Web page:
Judge Megan Shanahan ordered a mistrial in the Ray Tensing murder trial Saturday morning after the jury said it couldn't reach a verdict despite more than 25 hours of deliberations.
Tensing was a University of Cincinnati police officer who shot and killed an unarmed black man named Sam DuBose on July 19, 2015. The shooting happened after Tensing had pulled DuBose over for driving without a front license plate.
The jurors deliberated for two hours starting at 8 a.m. -- their fourth day on the task -- and then informed Shanahan they still could not reach a unanimous agreement on the two charges against the former University of Cincinnati police officer. Tensing was charged with murder and voluntary manslaughter for shooting DuBose.
Outside the courtroom, Prosecutor Joe Deters said he was "obviously disappointed." He said the jury was "leaning toward acquittal" on the murder charge and "leaning toward conviction" on voluntary manslaughter, "but they just couldn't come to an agreement."
Asked if he would retry Tensing, Deters said he "would go through a process to analyze the probability of getting a conviction. If I believe we can win, I'll retry the case."
Deters said he hoped to make a decision by a Nov. 28 hearing scheduled by Shanahan.
Civil rights attorney Al Gelhardstein said DuBose's family was "incredibly disappointed. They're really upset and they certainly want another trial." He said the family wasn't notified that the judge's decision was coming in time for them to get to the courthouse.
A new trial would mean starting over with a new jury. Deters has the option to file new charges or to drop charges altogether.
Deters said he would not file lesser charges, and he disagreed when reporters suggested he overreached on the charges -- that he should have tried Tensing for reckless homicide or negligent homicide instead.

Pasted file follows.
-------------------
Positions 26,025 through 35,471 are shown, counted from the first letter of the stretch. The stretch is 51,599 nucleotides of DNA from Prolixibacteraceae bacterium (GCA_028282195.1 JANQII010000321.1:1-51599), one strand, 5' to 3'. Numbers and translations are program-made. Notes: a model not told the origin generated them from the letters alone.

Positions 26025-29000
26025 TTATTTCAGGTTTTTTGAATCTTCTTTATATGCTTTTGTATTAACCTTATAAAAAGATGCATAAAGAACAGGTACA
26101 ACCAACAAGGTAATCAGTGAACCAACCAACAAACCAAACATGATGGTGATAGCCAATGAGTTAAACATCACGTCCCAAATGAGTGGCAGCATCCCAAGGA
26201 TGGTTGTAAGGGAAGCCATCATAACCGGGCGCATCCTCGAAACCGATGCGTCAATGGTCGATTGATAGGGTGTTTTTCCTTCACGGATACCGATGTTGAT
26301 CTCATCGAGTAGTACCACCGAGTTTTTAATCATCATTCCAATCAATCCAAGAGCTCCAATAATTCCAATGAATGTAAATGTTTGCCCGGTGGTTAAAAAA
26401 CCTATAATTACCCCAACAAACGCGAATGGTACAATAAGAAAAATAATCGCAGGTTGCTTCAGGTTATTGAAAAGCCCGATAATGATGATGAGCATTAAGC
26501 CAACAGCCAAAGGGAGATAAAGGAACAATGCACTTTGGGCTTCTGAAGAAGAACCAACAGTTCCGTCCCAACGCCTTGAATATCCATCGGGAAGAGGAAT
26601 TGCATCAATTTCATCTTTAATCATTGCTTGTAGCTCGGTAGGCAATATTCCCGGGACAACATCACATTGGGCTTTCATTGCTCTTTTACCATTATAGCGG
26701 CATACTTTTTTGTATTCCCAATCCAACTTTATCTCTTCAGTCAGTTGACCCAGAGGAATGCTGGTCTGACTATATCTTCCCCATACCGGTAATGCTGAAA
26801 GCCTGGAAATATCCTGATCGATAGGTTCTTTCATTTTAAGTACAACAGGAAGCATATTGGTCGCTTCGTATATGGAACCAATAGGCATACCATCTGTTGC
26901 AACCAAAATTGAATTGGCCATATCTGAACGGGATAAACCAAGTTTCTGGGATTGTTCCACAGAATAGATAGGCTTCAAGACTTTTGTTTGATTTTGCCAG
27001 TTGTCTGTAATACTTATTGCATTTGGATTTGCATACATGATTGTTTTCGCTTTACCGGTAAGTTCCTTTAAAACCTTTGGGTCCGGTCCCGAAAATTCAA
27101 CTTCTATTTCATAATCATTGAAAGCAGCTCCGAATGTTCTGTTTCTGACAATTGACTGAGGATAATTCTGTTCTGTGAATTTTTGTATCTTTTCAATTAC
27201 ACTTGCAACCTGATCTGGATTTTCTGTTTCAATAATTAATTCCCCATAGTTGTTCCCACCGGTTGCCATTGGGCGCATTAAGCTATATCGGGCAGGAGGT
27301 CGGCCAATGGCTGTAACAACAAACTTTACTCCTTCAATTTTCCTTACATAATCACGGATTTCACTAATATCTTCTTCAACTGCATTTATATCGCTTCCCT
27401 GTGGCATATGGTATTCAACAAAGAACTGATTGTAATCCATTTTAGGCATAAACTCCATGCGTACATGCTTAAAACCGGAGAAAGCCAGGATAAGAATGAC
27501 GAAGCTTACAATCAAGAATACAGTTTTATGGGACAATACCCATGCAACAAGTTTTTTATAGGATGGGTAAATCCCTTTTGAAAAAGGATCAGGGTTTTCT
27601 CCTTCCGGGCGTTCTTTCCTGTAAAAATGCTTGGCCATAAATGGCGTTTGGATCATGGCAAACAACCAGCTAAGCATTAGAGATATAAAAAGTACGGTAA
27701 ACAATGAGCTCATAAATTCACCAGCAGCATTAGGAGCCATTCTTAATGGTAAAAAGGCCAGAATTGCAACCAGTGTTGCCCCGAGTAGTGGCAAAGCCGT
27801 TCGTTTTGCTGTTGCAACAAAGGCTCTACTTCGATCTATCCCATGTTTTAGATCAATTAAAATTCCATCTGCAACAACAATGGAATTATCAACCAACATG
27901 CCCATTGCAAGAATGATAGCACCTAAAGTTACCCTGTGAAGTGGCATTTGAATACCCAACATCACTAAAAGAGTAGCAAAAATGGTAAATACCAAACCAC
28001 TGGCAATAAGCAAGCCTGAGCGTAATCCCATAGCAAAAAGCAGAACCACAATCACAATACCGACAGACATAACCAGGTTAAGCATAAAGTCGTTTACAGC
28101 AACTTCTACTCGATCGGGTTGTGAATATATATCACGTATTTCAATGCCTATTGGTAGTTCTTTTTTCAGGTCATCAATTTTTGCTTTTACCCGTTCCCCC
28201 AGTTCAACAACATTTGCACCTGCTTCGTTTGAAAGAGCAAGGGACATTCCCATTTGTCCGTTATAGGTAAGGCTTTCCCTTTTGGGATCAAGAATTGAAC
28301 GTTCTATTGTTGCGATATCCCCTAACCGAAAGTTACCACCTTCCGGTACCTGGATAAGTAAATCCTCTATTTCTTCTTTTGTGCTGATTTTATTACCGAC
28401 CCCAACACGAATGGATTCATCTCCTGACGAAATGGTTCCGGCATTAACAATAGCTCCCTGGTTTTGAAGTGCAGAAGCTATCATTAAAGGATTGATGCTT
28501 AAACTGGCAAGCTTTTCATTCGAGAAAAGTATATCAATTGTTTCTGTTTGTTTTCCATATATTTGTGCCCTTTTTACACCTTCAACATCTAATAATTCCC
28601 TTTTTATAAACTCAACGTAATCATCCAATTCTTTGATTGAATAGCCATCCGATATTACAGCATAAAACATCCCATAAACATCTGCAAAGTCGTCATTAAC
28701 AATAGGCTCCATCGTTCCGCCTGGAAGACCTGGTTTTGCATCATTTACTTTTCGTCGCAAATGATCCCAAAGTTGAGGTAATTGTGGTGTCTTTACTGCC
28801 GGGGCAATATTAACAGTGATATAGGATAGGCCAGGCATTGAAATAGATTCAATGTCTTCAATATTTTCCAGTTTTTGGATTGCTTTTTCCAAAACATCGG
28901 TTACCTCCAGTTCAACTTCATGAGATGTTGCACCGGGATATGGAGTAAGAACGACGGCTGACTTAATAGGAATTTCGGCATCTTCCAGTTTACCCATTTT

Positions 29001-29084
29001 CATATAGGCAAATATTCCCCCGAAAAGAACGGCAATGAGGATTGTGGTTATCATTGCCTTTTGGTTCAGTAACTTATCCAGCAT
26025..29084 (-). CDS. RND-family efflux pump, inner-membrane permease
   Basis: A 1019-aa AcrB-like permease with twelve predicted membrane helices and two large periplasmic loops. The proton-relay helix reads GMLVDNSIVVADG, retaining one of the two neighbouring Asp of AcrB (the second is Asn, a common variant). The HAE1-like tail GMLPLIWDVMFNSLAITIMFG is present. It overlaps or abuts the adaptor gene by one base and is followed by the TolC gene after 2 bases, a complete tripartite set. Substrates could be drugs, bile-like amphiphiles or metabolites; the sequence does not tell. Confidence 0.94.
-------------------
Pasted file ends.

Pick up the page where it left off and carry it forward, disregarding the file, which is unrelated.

"We thought we proved murder," Deters said, citing the prosecution expert's frame-by-frame breakdown of Tensing's body camera video.
"I can say unequivocally that charges would never have been filed" if there wasn't a body cam video to show what happened.
Deters said former Judge John West presented the case to the grand jury and the grand jury returned the charges of murder and voluntary manslaughter.
"We put a ton of time, money and effort into this," Deters said. "I'd be lying if i told you I wasn't disappointed."
Shanahan lifted her gag order and said attorneys and jurors were free to talk to anyone about the case. Deputies ushered the jurors out of a rear door. Tensing and his family left out of a side door and also avoided the media.
Tensing did not show any reaction when Shanahan announced her decision.
Outside the courtroom, Bishop Bobby Hilton called for a new trial and asked the public to "stand by" and keep demonstrations peaceful.
Shanahan might have declared a hung jury Friday after the jurors informed her before noon that they were deadlocked. But she ordered them to continue and sequestered them for a third straight night.
By the next morning, the judge was willing to accept they wouldn't be able to agree.
One of DuBose's daughters, Teala Williamston, told WCPO Thursday that the long wait for a verdict had been hard on the family. She said there wouldn't be justice without a murder conviction.
"There's a lot of emotions going on - happy and sad because we don't know which one we're going to get. We hope in justice," she said, "but knowing how the court system works these days, there's no telling what's going to happen."
A murder conviction would have carried a sentence of 15 years to life. Involuntary manslaughter would have been three to 11 years.
To get a murder conviction, the 12 jurors – two blacks and 10 whites - would have had to agree that Tensing purposely killed DuBose and he was not justified in his use of deadly force.
While they deliberated, the jury sent several questions to the judge that suggested they were hung up over "use of force" law and the conflicting testimony from both sides over whether the shooting was justified.
When Shanahan charged the jury, she explained that, by law, murder is a purposeful killing; voluntary manslaughter is committed in rage or passion when a person thinks he or she is in danger of death or serious bodily harm.
Tensing was on one-man patrol when he stopped DuBose for driving without a front license plate on a city street in Mount Auburn around 6:30 p.m. on July 19, 2015. Another shooting of an unarmed black motorist by a white officer drew attention around the world. Millions of people have viewed the body cam video on the web and TV.